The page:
The U.S. Supreme Court is considering limiting university affirmative action, striking down a core part of the landmark Voting Rights Act, invalidating a federal law that defines marriage as an opposite-sex union, and overturning California’s ban on gay weddings.
The justices take the bench today to issue the first of 11 decisions before their nine-month term ends. The court is considering limiting university affirmative action, striking down a core part of the landmark Voting Rights Act, invalidating a federal law that defines marriage as an opposite-sex union, and overturning California’s ban on gay weddings.
The result may be a turning point in a debate over equality that has raged since the 14th Amendment was ratified in 1868. While the cases offer paths for the justices to avoid the central constitutional questions, the disputes also give them an opportunity to rewrite the nation’s civil rights laws.
“In the court’s modern history, I don’t think there has ever been one week with so much at stake,” said Tom Goldstein, a Supreme Court lawyer whose Scotusblog website tracks the court and is sponsored by Bloomberg Law. “We have four pending cases that may be cited for at least a century.”
The drama will unfold over several days, starting at 10 a.m., Washington time, today. The court traditionally finishes its term in the final days of June, meaning all four rulings are likely by the week’s end.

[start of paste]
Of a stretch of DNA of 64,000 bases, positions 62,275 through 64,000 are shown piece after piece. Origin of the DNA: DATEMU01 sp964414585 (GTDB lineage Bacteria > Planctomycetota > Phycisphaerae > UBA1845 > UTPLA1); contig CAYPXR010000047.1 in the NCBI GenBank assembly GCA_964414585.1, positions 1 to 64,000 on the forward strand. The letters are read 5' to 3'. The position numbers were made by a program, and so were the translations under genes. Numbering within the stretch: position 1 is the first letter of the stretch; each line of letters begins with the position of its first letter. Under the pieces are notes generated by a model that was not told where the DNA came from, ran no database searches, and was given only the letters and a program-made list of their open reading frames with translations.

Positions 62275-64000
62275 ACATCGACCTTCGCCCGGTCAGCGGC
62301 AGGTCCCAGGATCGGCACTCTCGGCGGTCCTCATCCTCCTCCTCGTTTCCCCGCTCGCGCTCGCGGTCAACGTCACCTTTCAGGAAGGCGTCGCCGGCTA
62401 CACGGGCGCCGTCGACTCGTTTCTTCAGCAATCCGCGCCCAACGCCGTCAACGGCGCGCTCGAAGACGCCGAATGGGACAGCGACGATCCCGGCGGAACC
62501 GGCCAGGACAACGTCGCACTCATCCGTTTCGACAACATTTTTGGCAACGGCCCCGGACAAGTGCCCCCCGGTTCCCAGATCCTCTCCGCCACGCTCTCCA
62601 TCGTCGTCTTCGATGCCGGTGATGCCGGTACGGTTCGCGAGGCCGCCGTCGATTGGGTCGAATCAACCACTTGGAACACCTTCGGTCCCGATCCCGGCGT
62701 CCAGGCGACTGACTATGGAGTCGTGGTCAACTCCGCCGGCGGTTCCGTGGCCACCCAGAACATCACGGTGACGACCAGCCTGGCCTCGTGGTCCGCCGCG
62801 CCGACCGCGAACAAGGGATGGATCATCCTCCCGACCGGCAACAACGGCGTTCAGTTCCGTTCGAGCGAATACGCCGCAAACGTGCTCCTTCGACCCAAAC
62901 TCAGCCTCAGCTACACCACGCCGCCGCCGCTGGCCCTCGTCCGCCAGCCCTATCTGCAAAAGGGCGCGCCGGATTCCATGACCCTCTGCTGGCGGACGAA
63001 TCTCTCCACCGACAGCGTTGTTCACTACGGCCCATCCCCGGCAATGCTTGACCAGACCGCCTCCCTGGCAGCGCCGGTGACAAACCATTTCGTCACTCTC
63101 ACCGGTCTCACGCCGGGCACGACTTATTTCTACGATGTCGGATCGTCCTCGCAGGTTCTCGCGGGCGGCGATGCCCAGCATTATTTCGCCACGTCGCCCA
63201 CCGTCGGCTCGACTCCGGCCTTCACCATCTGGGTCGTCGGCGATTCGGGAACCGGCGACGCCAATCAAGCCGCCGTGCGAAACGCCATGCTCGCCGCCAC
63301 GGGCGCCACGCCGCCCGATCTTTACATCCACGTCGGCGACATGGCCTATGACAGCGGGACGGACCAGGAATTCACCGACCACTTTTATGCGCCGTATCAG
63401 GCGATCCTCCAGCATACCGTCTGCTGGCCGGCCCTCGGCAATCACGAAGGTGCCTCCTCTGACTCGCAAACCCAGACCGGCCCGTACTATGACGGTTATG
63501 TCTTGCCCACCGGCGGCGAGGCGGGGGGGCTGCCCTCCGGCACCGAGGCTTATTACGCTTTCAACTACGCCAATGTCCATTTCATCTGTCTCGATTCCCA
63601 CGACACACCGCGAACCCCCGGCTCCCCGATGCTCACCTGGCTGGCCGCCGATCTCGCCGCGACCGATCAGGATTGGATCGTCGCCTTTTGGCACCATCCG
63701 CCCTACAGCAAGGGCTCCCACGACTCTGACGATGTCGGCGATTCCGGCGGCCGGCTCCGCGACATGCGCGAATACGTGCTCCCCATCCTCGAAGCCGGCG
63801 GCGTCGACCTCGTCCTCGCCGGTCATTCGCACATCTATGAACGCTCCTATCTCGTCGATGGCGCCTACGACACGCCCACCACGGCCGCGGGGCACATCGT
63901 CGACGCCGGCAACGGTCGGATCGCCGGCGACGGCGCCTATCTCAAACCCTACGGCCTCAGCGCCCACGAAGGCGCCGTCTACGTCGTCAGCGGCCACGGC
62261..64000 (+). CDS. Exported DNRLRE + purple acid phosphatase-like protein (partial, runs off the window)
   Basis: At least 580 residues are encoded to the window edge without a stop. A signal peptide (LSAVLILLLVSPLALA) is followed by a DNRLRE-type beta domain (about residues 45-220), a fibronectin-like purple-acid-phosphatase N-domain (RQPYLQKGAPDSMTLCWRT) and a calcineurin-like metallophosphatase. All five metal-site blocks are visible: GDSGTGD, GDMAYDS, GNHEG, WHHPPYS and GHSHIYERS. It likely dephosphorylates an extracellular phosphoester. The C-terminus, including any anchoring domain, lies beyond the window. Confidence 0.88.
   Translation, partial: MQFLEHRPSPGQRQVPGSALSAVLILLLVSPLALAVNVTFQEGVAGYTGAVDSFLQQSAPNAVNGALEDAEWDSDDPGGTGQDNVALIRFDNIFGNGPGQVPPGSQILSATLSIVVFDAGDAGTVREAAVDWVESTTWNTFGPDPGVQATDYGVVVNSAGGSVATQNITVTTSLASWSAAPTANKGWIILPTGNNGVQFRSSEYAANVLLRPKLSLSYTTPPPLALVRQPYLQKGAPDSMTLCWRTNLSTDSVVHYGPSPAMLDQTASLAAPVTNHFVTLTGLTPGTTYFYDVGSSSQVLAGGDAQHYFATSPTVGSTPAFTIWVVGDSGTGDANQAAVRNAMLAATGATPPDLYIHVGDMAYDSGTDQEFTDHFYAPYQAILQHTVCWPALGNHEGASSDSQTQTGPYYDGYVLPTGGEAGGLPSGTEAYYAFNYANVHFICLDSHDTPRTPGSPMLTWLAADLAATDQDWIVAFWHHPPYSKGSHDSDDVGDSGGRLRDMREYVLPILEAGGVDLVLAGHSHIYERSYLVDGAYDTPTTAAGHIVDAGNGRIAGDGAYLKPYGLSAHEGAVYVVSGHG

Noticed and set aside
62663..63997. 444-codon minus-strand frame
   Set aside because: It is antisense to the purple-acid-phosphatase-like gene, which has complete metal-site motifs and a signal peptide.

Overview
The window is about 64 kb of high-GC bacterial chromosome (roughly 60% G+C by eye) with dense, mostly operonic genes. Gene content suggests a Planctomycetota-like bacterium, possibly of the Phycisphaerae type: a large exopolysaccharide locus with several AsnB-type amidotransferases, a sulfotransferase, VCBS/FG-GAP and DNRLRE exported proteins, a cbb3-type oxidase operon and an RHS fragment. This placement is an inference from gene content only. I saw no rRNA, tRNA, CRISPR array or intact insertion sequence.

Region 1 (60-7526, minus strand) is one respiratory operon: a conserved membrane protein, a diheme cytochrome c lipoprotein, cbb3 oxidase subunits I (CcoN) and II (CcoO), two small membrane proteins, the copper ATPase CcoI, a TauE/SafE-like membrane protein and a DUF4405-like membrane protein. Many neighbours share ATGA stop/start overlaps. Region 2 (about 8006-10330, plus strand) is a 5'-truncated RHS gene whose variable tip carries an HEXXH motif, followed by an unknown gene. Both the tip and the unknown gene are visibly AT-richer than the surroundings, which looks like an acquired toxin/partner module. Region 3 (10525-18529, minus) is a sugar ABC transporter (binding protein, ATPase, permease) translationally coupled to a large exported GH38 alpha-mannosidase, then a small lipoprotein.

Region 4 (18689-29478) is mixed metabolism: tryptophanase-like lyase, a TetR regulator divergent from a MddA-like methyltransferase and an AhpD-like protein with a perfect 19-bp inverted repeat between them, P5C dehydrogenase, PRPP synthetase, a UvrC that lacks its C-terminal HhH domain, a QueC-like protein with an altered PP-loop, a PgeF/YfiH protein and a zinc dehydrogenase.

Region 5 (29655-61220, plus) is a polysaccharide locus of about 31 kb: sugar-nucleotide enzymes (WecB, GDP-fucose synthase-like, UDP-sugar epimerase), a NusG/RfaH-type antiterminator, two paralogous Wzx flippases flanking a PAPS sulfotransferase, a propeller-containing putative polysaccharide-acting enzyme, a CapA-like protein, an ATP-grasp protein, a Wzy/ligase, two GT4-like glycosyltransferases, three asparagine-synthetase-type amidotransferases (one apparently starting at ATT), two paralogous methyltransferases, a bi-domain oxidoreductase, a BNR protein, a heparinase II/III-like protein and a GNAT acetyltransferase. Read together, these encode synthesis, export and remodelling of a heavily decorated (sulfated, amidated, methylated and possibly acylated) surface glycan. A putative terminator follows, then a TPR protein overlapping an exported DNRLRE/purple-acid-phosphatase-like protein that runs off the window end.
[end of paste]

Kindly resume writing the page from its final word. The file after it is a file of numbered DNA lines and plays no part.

Even before the court issues its first decisions, it may announce a blockbuster case for its 2013-14 term. At 9:30 a.m. the justices will release a list of new cases, potentially including a showdown over President Barack Obama’s recess appointments to the National Labor Relations Board.
The affirmative action dispute is the court’s longest-pending case. The delay since the Oct. 10 argument has fueled questions about the maneuvering that may be going on behind the scenes and the impact that may have on the outcome.
The dispute involves the University of Texas, which admits three-quarters of its freshman class on the basis of high school class rank. Because many Texas high schools are either heavily Hispanic or heavily black, the system ensures a significant minority presence at the state’s flagship public university. The issue for the Supreme Court is whether the university may consider race in admitting the rest of its class.